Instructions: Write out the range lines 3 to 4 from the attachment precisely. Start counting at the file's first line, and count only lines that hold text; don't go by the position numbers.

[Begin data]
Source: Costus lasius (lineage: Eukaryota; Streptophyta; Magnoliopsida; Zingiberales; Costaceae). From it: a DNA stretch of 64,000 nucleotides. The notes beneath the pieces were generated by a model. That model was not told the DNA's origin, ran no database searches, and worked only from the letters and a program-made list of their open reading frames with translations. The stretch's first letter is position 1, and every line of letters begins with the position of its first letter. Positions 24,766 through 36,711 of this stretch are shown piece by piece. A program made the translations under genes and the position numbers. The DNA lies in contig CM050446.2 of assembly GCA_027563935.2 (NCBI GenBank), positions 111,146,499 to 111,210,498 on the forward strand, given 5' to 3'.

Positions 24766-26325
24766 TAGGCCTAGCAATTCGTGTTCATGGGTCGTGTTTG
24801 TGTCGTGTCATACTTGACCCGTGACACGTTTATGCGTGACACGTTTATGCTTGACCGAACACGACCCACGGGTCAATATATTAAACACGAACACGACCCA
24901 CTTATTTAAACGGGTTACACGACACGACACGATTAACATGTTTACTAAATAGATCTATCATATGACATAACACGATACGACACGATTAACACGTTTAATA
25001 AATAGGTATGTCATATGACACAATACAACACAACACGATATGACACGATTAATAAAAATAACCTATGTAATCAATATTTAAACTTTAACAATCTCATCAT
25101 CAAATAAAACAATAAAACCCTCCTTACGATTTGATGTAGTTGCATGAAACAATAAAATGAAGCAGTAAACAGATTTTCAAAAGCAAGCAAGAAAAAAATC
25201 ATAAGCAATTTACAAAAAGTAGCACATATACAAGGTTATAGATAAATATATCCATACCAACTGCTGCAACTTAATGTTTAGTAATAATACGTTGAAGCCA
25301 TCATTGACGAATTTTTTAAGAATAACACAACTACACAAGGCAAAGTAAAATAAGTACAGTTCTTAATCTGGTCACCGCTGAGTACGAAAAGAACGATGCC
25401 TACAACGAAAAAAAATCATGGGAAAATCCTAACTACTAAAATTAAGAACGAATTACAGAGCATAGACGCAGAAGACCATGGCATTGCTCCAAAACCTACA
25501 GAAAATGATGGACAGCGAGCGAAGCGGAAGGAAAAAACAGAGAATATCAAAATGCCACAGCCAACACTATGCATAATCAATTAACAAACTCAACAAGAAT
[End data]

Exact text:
24766 TAGGCCTAGCAATTCGTGTTCATGGGTCGTGTTTG
24801 TGTCGTGTCATACTTGACCCGTGACACGTTTATGCGTGACACGTTTATGCTTGACCGAACACGACCCACGGGTCAATATATTAAACACGAACACGACCCA